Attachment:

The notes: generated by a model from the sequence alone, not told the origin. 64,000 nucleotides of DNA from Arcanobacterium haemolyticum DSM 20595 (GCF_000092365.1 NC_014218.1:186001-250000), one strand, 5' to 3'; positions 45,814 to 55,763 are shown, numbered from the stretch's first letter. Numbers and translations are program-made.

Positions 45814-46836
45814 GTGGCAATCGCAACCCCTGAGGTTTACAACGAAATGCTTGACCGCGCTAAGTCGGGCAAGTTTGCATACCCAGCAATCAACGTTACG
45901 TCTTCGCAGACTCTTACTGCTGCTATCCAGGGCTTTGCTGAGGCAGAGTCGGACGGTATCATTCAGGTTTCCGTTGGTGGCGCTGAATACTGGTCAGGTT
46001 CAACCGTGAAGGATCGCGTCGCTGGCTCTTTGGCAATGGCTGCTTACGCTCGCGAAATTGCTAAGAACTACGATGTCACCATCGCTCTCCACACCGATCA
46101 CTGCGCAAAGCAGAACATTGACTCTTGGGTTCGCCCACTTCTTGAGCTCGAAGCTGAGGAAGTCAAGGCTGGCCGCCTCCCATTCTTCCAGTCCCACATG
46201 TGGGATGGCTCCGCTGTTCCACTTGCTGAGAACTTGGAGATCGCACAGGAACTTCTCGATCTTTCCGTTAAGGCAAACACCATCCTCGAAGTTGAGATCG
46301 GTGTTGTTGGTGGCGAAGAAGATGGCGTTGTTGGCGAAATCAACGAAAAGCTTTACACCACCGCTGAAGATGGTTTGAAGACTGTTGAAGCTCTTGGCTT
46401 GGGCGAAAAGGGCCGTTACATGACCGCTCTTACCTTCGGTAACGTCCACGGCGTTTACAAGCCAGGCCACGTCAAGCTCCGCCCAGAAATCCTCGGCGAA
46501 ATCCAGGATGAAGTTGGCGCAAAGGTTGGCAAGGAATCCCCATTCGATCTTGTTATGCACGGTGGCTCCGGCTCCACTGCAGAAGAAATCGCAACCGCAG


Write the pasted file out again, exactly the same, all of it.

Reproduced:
The notes: generated by a model from the sequence alone, not told the origin. 64,000 nucleotides of DNA from Arcanobacterium haemolyticum DSM 20595 (GCF_000092365.1 NC_014218.1:186001-250000), one strand, 5' to 3'; positions 45,814 to 55,763 are shown, numbered from the stretch's first letter. Numbers and translations are program-made.

Positions 45814-46836
45814 GTGGCAATCGCAACCCCTGAGGTTTACAACGAAATGCTTGACCGCGCTAAGTCGGGCAAGTTTGCATACCCAGCAATCAACGTTACG
45901 TCTTCGCAGACTCTTACTGCTGCTATCCAGGGCTTTGCTGAGGCAGAGTCGGACGGTATCATTCAGGTTTCCGTTGGTGGCGCTGAATACTGGTCAGGTT
46001 CAACCGTGAAGGATCGCGTCGCTGGCTCTTTGGCAATGGCTGCTTACGCTCGCGAAATTGCTAAGAACTACGATGTCACCATCGCTCTCCACACCGATCA
46101 CTGCGCAAAGCAGAACATTGACTCTTGGGTTCGCCCACTTCTTGAGCTCGAAGCTGAGGAAGTCAAGGCTGGCCGCCTCCCATTCTTCCAGTCCCACATG
46201 TGGGATGGCTCCGCTGTTCCACTTGCTGAGAACTTGGAGATCGCACAGGAACTTCTCGATCTTTCCGTTAAGGCAAACACCATCCTCGAAGTTGAGATCG
46301 GTGTTGTTGGTGGCGAAGAAGATGGCGTTGTTGGCGAAATCAACGAAAAGCTTTACACCACCGCTGAAGATGGTTTGAAGACTGTTGAAGCTCTTGGCTT
46401 GGGCGAAAAGGGCCGTTACATGACCGCTCTTACCTTCGGTAACGTCCACGGCGTTTACAAGCCAGGCCACGTCAAGCTCCGCCCAGAAATCCTCGGCGAA
46501 ATCCAGGATGAAGTTGGCGCAAAGGTTGGCAAGGAATCCCCATTCGATCTTGTTATGCACGGTGGCTCCGGCTCCACTGCAGAAGAAATCGCAACCGCAG